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October 1st, 2017, 05:23 AM   #1
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Another Lagrange Multipliers problem

Find the maximum and minimum values of

$\displaystyle
f(x, y) = xy +\sqrt { 9 - x^2 - y^2 } $ when $\displaystyle x^2 + y^2 = 9.$

The question seems straight forward but I am having problem getting the values of x and y. I would be much appreciated if you could show me how you get the x and y values.
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October 1st, 2017, 07:24 AM   #2
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Well, lets see: $\displaystyle \nabla f= \nabla xy+ \sqrt{9- x^2- y^2}= (y+ (1/2)(9- x^2- y^2)^{-1/2}(2x)\vec{i}+ (x+ (1/2)(9- x^2- y^2)^{-1/2}(2y)\vec{j}= (y- x/\sqrt{9- x^2- y^2})\vec{i}+ (x- y/\sqrt{9- x^2- y^2})\vec{j}$

$\displaystyle \nabla x^2+ y^2= 2x\vec{i}+ 2y\vec{j}$.

At a max or min, there must be a constant, $\displaystyle \mu$, the "Lagrange multiplier" such that $\displaystyle (y- x/\sqrt{9- x^2- y^2})\vec{i}+ (x- y/\sqrt{9- x^2- y^2})\vec{j}= \lambda (2x\vec{i}+ 2y\vec{j})$.

So we must have $\displaystyle y- x/\sqrt{9- x^2- y^2}= 2\lambda x$ and $\displaystyle x- y/\sqrt{9- x^2- y^2}= 2\lambda y$.

Since a specific value for $\displaystyle \lambda$ is not necessary for a solution to the problem, I find it often best to first eliminate $\displaystyle \lambda$ by dividing one equation by the other. Here that gives
$\displaystyle \frac{y- \frac{x}{\sqrt{9- x^2- y^2}}}{x- \frac{y}{\sqrt{9- x^2- y^2}}}= \frac{y}{x}$

So $\displaystyle xy- \frac{x^2}{\sqrt{9- x^2- y^2}}= xy- \frac{y^2}{\sqrt{9- x^2- y^2}}$

$\displaystyle x^2= y^2$ so that either $\displaystyle y= x$ or $\displaystyle y= -x$.

Putting either $\displaystyle y= x$ or $\displaystyle y= -x$ into the condition that $\displaystyle x^2+ y^2= 9$ gives $\displaystyle 2x^2= 9$. $\displaystyle x= \pm\frac{3}{\sqrt{2}}= \pm\frac{3\sqrt{2}}{2}$.

There are four possible answers: $\displaystyle \left(\frac{3}{2}\sqrt{2}, \frac{3}{2}\sqrt{2}\right)$, $\displaystyle \left(-\frac{3}{2}\sqrt{2}, \frac{3}{2}\sqrt{2}\right)$, $\displaystyle \left(\frac{3}{2}\sqrt{2}, -\frac{3}{2}\sqrt{2}\right)$, and $\displaystyle \left(-\frac{3}{2}\sqrt{2}, -\frac{3}{2}\sqrt{2}\right)$.
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October 1st, 2017, 01:43 PM   #3
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Quote:
Originally Posted by zollen View Post
Find the maximum and minimum values of

$\displaystyle
f(x, y) = xy +\sqrt { 9 - x^2 - y^2 } $ when $\displaystyle x^2 + y^2 = 9.$

The question seems straight forward but I am having problem getting the values of x and y. I would be much appreciated if you could show me how you get the x and y values.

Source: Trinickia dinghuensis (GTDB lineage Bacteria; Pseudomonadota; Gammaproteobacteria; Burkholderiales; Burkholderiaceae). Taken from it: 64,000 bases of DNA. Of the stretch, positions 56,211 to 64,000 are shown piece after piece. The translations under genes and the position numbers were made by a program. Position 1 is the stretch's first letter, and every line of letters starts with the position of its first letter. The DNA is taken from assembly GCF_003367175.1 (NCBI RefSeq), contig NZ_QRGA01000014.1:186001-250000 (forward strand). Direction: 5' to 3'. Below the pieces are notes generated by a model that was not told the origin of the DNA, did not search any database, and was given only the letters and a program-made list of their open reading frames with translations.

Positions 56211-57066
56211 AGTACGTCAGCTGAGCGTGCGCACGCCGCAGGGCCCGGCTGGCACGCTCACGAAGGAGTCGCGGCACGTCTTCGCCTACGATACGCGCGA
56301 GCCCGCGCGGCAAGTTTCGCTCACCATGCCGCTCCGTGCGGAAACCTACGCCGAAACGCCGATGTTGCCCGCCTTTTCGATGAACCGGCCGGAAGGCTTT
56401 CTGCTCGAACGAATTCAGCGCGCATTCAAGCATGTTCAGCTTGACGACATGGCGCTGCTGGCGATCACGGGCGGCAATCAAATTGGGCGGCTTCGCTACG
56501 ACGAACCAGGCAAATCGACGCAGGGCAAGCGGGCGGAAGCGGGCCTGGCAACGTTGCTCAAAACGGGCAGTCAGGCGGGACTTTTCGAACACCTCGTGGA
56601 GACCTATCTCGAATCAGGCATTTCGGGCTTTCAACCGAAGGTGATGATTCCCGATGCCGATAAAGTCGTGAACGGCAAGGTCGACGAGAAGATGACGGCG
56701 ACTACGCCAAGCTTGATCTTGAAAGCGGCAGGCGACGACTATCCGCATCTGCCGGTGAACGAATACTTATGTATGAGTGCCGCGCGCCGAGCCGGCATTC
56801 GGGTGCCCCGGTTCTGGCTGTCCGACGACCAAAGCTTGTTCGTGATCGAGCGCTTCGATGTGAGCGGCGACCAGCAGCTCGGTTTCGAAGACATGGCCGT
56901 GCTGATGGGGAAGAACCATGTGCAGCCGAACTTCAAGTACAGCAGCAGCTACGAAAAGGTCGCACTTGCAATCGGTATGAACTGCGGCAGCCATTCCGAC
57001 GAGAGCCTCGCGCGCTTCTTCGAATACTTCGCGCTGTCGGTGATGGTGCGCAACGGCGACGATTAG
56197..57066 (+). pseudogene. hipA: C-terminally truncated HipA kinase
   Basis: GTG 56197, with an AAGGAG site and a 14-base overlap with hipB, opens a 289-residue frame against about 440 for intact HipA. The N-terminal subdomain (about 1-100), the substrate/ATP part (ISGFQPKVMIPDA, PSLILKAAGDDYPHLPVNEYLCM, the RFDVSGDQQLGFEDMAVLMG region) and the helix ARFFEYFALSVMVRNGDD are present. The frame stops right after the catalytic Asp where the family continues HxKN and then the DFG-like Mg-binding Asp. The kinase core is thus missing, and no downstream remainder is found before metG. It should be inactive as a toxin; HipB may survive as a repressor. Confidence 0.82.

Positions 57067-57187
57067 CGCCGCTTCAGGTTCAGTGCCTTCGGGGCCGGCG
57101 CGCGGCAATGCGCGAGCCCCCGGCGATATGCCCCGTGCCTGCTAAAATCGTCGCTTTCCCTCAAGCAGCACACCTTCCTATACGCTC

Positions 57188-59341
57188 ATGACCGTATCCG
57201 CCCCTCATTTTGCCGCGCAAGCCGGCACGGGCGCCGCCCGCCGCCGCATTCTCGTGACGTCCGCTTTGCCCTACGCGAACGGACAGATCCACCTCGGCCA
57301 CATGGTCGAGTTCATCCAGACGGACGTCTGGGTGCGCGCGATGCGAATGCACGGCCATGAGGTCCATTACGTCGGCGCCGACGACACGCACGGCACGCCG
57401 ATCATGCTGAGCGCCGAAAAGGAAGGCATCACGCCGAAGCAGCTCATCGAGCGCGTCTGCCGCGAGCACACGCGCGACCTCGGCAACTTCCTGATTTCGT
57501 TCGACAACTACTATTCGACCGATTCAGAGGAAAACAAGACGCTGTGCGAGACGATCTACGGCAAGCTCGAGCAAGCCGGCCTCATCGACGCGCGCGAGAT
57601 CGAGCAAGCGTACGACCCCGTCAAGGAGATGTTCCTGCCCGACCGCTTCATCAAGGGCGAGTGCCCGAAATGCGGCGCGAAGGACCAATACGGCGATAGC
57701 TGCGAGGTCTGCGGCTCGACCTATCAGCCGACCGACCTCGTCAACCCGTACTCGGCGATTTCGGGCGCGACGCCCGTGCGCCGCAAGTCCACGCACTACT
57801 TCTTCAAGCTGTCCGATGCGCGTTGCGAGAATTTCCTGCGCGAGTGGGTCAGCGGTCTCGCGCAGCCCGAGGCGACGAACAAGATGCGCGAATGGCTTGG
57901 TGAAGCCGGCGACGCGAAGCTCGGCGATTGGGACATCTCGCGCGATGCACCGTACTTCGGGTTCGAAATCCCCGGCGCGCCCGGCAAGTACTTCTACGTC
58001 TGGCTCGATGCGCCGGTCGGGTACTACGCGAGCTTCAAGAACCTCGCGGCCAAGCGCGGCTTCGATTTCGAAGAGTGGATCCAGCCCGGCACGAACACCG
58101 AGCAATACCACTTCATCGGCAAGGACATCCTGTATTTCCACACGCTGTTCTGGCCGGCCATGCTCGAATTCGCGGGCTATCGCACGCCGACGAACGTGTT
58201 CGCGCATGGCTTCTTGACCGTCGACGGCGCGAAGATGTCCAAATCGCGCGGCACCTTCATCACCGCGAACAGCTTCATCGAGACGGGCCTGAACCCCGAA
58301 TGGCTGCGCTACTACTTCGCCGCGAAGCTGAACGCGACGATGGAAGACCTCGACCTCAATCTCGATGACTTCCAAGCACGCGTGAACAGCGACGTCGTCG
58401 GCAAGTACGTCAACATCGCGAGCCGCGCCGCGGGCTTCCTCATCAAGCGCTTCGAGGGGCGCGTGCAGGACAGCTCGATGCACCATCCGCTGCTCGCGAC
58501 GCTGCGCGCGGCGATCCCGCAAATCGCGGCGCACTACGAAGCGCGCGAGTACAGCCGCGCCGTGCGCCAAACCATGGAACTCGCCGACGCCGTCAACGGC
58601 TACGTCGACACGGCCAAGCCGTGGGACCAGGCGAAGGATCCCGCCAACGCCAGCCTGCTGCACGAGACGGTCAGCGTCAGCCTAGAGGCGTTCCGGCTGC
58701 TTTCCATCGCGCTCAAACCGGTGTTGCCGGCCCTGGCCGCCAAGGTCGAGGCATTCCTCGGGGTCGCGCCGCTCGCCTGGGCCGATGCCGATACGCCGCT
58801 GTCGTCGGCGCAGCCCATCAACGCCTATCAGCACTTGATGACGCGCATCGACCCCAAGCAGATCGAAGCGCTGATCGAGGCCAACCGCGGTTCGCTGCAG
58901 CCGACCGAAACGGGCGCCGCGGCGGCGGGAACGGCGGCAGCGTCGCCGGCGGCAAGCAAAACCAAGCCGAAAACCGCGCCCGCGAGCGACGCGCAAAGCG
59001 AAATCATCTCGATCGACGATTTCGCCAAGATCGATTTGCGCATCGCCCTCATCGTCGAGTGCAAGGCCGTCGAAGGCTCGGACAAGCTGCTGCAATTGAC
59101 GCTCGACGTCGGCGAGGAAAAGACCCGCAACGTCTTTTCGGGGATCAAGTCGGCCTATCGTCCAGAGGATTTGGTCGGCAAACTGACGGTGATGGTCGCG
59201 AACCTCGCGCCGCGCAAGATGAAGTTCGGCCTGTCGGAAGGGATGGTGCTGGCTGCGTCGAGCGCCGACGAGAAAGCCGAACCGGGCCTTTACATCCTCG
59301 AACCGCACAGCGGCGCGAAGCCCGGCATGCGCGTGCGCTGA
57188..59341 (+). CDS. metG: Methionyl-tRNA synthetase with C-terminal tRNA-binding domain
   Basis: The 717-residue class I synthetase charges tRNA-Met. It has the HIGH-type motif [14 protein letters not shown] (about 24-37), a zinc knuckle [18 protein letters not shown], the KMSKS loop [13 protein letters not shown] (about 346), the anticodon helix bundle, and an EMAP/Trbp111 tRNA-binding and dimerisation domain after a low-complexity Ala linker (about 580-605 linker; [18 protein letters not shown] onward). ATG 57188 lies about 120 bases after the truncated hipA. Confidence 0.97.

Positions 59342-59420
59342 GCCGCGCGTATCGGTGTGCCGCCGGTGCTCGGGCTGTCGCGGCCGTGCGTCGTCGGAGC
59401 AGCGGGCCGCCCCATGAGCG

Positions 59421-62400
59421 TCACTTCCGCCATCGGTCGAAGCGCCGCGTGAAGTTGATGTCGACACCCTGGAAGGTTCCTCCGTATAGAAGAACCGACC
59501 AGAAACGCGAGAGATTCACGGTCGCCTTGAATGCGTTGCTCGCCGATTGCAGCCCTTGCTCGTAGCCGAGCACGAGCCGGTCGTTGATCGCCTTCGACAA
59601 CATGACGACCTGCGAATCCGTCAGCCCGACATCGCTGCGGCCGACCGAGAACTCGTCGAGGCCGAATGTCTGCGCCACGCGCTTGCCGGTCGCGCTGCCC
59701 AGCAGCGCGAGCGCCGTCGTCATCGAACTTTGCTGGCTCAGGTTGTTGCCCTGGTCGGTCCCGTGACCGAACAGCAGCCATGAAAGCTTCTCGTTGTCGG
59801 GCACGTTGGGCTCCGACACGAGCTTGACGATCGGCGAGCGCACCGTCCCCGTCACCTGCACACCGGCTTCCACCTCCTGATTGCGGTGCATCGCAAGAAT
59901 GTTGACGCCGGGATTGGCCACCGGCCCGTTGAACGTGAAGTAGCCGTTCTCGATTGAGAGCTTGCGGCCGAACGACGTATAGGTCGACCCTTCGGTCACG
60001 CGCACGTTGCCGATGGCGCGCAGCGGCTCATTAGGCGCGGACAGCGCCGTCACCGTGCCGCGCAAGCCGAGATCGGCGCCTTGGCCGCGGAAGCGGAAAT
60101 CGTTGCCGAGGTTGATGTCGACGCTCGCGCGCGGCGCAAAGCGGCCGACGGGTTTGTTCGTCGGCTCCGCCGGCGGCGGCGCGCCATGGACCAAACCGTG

Your condition implies that the expression under the square root is always 0. So You need a min and max for f(x,y)=xy under the condition.
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October 1st, 2017, 01:45 PM   #4
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The constraint was x^2 + y^2 <= 9

The official answers are: 5 and -9/2

Quote:
Originally Posted by mathman View Post
Your condition implies that the expression under the square root is always 0. So You need a min and max for f(x,y)=xy under the condition.
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October 1st, 2017, 02:46 PM   #5
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what you have to do is solve the general problem for $r \in [0,3)$

and then also solve the problem where $r=3$

I.e. you look for extrema on the interior, and then on the boundary.

When you do this you'll catch em all!
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October 1st, 2017, 03:11 PM   #6
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Does solving the general problem x=r cos(theta) also includes the boundary?

Quote:
Originally Posted by romsek View Post
what you have to do is solve the general problem for $r \in [0,3)$

and then also solve the problem where $r=3$

I.e. you look for extrema on the interior, and then on the boundary.

When you do this you'll catch em all!
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October 1st, 2017, 03:18 PM   #7
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you end up with a singularity in the general problem when $r=3$ which causes you to miss the minima
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October 1st, 2017, 04:10 PM   #8
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$\displaystyle
f(x, y, \lambda) = xy + \sqrt{9-x^2-y^2} - \lambda ( x^2 +y^2 - 9)
$

* or *

$\displaystyle
f(r, \theta, \lambda) = 1/2 r^2 sin( 2 \theta ) + \sqrt{ 9 - r^2 } - \lambda ( r^2 - 9 )
$

Both approaches yeild the same result:

$\displaystyle
( 3/\sqrt{2} , 3/\sqrt{2} , 9/2 )
$
$\displaystyle
( -3/\sqrt{2} , 3/\sqrt{2} , -9/2 )
$
$\displaystyle
( 3/\sqrt{2} , -3/\sqrt{2} , -9/2 )
$
$\displaystyle
( -3/\sqrt{2} , -3/\sqrt{2} , 9/2 )
$

How do I formulate the special case for the local max? (Answer: 5)
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